The novel manages to combine what might be some women’s fantasies (having plenty of power, running an international company that deals with and avenges those who do evil, helping make the world a better place, knowing how to use powerful weapons and possessing fighting skills, whilst at the same time having the perfect husband and children), with some men’s fantasies (having a gorgeous and younger wife, the perfect family life, retiring after having dedicated one’s life to creating a company that is fun to run [a company that designs computer games], becoming involved in fascinating adventures, and then being able to use his geek skills to save his kick-ass wife). It is a fast-paced adventure, exciting, and there’s not a moment’s boredom. Although we get a sense of what Bucharest is like, there are no lengthy descriptions to slow down the action, and we do not get lost in psychological studies of the characters either.

This is, first and foremost, a plot-driven book, and we do not get to know much about the characters or their motivations, although this is book one in the series and there are hints that we will get to discover some important secrets in future novels. The story is told in the third person but from the points of views of both of the main characters (and sometimes briefly from some of other characters, including one of the baddies), and, although as I said there is no deep analysis of the individuals, having access to their thoughts makes it easy to empathise with them. There is a degree of head-hopping (sometimes the narration quickly moves from the point of view of one of the characters to the other), but I did not find it confusing as it is quite evident who is thinking what. I am not sure the characters are always fully consistent, but they are confronting pretty challenging circumstances and that is not what the book is focused on. (I must confess to feeling quite intrigued by one of the bad characters, the female bodyguard. Not likeable but…) The writing is dynamic and fluid, and although there are some USA-based cultural references, they do not detract from the understanding of the story.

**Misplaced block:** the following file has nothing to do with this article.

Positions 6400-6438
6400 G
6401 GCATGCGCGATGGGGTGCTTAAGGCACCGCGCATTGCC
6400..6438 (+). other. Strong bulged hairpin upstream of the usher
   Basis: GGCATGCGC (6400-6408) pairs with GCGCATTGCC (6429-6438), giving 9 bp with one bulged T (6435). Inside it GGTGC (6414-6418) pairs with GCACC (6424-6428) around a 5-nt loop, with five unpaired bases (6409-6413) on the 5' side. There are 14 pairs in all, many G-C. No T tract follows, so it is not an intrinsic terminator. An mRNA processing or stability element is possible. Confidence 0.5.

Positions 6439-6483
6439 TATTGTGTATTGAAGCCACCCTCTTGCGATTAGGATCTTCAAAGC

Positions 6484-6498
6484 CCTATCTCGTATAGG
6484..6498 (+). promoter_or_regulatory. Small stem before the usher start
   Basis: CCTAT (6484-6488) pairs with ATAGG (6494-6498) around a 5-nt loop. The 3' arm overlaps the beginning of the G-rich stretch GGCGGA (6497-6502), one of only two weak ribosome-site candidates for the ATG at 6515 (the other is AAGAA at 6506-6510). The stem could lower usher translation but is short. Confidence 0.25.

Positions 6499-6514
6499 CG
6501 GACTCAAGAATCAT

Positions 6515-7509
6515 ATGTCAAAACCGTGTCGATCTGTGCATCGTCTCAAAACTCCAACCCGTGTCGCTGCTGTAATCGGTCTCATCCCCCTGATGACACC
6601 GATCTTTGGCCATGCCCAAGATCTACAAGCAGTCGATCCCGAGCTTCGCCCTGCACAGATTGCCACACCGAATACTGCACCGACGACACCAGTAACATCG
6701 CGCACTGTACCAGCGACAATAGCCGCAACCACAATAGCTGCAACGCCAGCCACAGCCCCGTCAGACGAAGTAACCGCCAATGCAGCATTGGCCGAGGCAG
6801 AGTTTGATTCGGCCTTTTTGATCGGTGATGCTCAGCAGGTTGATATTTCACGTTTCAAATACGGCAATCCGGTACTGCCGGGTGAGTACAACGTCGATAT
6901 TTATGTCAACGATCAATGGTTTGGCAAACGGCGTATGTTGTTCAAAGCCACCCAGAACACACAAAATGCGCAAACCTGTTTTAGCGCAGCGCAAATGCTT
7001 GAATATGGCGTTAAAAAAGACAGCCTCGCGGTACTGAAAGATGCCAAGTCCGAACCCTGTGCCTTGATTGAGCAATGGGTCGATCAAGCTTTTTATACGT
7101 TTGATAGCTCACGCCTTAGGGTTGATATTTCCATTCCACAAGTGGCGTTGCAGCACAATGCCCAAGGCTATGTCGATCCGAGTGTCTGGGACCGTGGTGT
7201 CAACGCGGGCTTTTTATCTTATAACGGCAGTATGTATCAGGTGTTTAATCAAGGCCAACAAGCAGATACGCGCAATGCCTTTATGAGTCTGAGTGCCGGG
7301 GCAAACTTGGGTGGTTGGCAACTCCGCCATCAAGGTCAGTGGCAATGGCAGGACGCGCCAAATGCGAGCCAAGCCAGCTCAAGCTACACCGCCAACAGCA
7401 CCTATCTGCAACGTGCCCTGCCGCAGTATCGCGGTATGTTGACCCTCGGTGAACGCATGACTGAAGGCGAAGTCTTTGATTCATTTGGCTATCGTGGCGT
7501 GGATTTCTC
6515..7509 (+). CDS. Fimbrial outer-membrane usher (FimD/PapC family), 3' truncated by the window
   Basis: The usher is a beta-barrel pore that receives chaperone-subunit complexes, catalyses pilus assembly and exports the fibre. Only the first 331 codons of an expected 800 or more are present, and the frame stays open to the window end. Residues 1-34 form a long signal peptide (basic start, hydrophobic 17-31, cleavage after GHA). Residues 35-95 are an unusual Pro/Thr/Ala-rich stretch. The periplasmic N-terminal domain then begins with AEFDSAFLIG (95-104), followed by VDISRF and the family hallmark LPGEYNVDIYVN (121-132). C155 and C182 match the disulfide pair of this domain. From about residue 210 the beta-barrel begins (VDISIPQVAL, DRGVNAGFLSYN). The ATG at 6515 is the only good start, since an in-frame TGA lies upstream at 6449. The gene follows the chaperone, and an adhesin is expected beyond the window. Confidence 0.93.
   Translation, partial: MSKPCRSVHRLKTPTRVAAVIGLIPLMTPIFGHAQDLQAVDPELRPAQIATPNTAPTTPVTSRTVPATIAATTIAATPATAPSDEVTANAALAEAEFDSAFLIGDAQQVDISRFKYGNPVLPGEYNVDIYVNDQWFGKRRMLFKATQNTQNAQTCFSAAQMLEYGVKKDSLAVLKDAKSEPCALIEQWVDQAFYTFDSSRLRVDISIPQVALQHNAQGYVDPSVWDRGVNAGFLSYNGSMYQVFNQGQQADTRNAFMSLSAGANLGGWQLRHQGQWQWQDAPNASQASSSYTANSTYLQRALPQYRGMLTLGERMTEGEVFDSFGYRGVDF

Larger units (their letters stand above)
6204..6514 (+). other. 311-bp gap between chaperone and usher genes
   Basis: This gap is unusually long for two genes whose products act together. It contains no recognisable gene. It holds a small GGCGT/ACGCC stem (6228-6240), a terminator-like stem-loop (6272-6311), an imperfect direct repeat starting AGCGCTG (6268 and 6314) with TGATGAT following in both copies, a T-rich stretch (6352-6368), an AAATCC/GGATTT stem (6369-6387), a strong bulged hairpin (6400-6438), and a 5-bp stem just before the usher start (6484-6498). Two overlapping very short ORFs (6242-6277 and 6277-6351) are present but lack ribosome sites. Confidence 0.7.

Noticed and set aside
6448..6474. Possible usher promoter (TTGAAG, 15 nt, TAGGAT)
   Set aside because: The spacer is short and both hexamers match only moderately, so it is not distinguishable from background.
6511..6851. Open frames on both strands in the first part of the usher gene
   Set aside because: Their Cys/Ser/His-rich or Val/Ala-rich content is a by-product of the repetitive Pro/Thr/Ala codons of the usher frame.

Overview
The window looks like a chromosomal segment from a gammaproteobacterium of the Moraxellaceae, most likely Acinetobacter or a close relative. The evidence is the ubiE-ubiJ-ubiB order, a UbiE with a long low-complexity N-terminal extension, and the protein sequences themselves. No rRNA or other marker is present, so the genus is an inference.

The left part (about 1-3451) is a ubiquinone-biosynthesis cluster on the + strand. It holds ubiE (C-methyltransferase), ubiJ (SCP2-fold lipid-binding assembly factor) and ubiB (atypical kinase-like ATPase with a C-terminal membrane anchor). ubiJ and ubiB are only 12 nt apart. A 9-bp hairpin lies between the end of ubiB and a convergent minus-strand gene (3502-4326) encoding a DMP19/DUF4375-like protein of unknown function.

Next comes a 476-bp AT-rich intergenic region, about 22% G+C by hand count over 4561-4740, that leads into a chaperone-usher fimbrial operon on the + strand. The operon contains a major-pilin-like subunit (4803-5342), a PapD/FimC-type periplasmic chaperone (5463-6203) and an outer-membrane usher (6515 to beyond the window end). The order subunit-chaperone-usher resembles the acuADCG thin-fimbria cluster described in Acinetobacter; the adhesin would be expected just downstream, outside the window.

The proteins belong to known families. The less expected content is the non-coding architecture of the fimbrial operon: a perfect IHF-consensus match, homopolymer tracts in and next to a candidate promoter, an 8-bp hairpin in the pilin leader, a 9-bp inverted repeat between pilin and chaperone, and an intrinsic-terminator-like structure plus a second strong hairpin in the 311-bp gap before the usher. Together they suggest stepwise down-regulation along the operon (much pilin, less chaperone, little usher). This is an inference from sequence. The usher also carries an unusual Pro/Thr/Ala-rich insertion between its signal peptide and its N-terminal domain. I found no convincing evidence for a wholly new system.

There is violence, some fairly explicit (although not extreme), and there is a scene that although very bloody, will be satisfying to most readers (just deserts come to mind, and I was close to cheering at that point) but the book is not a heavy read. Although it deals with serious matters, these are not the subject of far-reaching analysis but rather an evil that has to be fought.

In summary, this is a fun and quick read, full of action, with a degree of role reversal (strong and powerful females, and males who are side-kicks at best and distractions at worst, although they end up coming quite handy), in an interesting setting, with a very satisfying ending and a promise of more secrets to be revealed in future instalments. I could not help but think of many of the spy movies I’ve watched, and with the right cast, it could turn into a blockbuster. Recommended to lovers of action and spy thrillers looking for a fun, non-taxing read.

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quote 2018-01-19 11:04
Skomponował uroczy bukiecik z irysów, przebiśniegów, kwiatów truskawki i czerwonych tulipanów, każdy z nich starannie wybrany, by powiedzieć coś, co trudno mu było wyrazić.
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review 2018-01-19 10:42
Assassins Creed Podziemie - Oliver Bowde... Assassins Creed Podziemie - Oliver Bowden